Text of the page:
Opponents of Border Coal Mine Face Final Test
UPDATED: Opponents of a proposed open pit coal mine on the border will see this week if their last chance at stopping the venture has legs. Representatives for the project say fears have been overblown.
Updated, Feb. 25, 1:20 p.m.:
Following a three-hour hearing in the 126th Civil District Court on Tuesday, Judge Darlene Byrne said she would render a decision on the permit by the end of March, said George Baxter, vice president of the Maverick County Environmental and Public Health Association.
Baxter said that Byrne acknowledged reviewing the briefs filed over the past few months and that she appeared “very interested in the case.”
Rudy Rodriguez, a spokesman for Dos Republicas, said there was little discussion about the mine itself but more about the process by which the permit was obtained. He reiterated that opponents of the coal mine presented “nothing that was concrete.”
EAGLE PASS — More people in Maverick County have signed a petition opposing an open pit coal mine here than cast ballots in the 2010 Texas gubernatorial election.
But despite the 8,300 signatures against Dos Republicas' mining project, the venture will move forward unless opponents prevail in a hearing that begins Tuesday in an Austin state district court, which has jurisdiction over the case because it involves a challenge to a state agency.
Dos Republicas, which is owned by Mexican mining companies and partners in Texas with the Plano-based North American Coal Corporation and its subsidiary Camino Real Fuels, was granted a permit by the three-member Texas Railroad Commission in January 2013. It seeks to mine about 6,300 acres in Maverick County in order to extract low-grade coal for use in Mexico.
The court will decide whether to reverse that decision and remand the issue back to the commission for reconsideration.
Opponents of the project, including the Eagle Pass City Council, the Maverick County Commissioners Court, school and hospital districts, and the Maverick County Environmental and Public Health Association, worry the mining will lead to myriad problems. They fear air pollution, wastewater discharge into a tributary that flows into the Rio Grande River — the region's main source of water — and the possibility that blasting could create sinkholes near areas where Maverick County residents have lived for generations.
“The DRCP mine will discharge all its wastewater into Elm Creek, [which] then flows into the Rio Grande, only two miles upriver of the city of Eagle Pass intake,” George Baxter, vice president of the Maverick County Environmental and Public Health Association, wrote in a synopsis of the project.
Rudy Rodriguez, a spokesman for Dos Republicas, said those concerns are overblown, that the company will continue to abide by current state and federal regulations, and that the project would be a boon to the local economy and create jobs.
He also expressed confidence that Dos Republicas would prevail again.
"We're moving forward with the coal mine," he said, adding that all the objections raised by the opposition have involved hypothetical situations. "They never came up with anything concrete."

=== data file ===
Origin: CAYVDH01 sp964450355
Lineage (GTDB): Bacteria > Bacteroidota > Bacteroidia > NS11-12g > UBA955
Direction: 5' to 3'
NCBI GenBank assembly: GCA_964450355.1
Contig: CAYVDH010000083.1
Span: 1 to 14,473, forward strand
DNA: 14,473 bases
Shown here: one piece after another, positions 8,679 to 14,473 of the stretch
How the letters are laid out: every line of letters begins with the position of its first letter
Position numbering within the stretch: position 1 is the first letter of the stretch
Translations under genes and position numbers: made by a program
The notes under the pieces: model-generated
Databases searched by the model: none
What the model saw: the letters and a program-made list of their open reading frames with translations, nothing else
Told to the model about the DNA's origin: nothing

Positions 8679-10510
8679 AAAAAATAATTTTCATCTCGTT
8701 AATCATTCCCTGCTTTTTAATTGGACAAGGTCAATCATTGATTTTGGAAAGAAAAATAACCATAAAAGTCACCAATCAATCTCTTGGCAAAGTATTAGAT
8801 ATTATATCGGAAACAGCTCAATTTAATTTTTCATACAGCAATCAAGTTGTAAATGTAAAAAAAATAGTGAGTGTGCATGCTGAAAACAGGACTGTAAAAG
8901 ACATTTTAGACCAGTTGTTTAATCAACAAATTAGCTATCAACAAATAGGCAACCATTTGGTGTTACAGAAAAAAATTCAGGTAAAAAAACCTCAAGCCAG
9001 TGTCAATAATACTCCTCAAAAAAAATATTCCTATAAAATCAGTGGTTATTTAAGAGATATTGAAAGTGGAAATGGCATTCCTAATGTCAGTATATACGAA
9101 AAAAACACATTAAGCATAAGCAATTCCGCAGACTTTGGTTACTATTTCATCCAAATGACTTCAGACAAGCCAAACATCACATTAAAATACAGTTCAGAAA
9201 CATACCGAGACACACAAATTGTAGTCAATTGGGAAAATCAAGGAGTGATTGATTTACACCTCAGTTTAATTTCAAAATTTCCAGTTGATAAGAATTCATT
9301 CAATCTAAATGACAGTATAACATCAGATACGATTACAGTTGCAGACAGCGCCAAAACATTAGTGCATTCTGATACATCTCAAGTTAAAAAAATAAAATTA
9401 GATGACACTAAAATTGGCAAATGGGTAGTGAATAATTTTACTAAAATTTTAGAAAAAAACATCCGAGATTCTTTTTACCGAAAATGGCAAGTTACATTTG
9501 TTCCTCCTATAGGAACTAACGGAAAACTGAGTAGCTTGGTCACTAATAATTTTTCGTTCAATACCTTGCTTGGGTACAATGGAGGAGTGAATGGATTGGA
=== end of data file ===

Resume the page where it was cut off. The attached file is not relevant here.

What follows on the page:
On Sunday, Ramon Rodriguez — no relation to Rudy Rodriguez — was one of several residents who attended the weekly “pulga,” or swap meet, off Highway 277. Standing on the banks of a small river on Maverick County’s Elm Creek, where fishing poles lined the tiny banks of the tributary, Ramon Rodriguez said the mine would definitely alter the town’s way of life.
In 1980, he moved to Eagle Pass from across the border in Piedras Negras, or "Black Rocks," a Mexican city named for its coal deposits where Dos Republicas' parent company already operates a controversial mine. He has grave concerns that the company’s connections to Mexico, where the industry faces fewer regulations and less oversight, would result in substandard practices in Eagle Pass.
“I imagine that they are going to have explosions and, after that, contamination,” he said in Spanish. “They will operate the same way.”
Rudy Rodriguez, the Dos Republicas spokesman, pushed back against residents’ efforts to link Dos Republicas to the Mexican company that operates across the Rio Grande. He said it is merely an investor with a permit, and won't oversee mining operations.
He also said he has no direct evidence of locals' other suspicion — that drug cartels have links to Mexican coal mines. The former governor of Coahuila, the Mexican state that includes Piedras Negras, alleged as much of the Zetas after his son was murdered in a revenge plot. The Los Angeles Times reported in 2012 that federal authorities were investigating those connections.
"There is no truth to that with our organization whatsoever," he said.
Baxter has scoffed at the company's job growth claims. He said that in press reports he has read, the number of positions promised by the company has decreased from more than 150 to about 40.
But what he fears most is that Dos Republicas' Eagle Pass endeavor may only be the tip of the iceberg. The Army Corps of Engineers recently took written public comments on the Eagle Pass mining plan at a meeting in Uvalde, about 65 miles away from the proposed mine site. Baxter said he learned during that public comment period that Dos Republicas wants to eventually expand its permit area to 25,000 acres, about 40 square miles. Dos Republicas' Rudy Rodriguez said it was something the company was thinking about.
While history is not on the locals' side, Baxter said he was taking this race one hurdle at a time. He acknowledged that even if the decision is remanded back to the Railroad Commission, the outcome could be the same.
“We’ll take it one step at a time, I guess,” he said. “We’re just moving down the road.”
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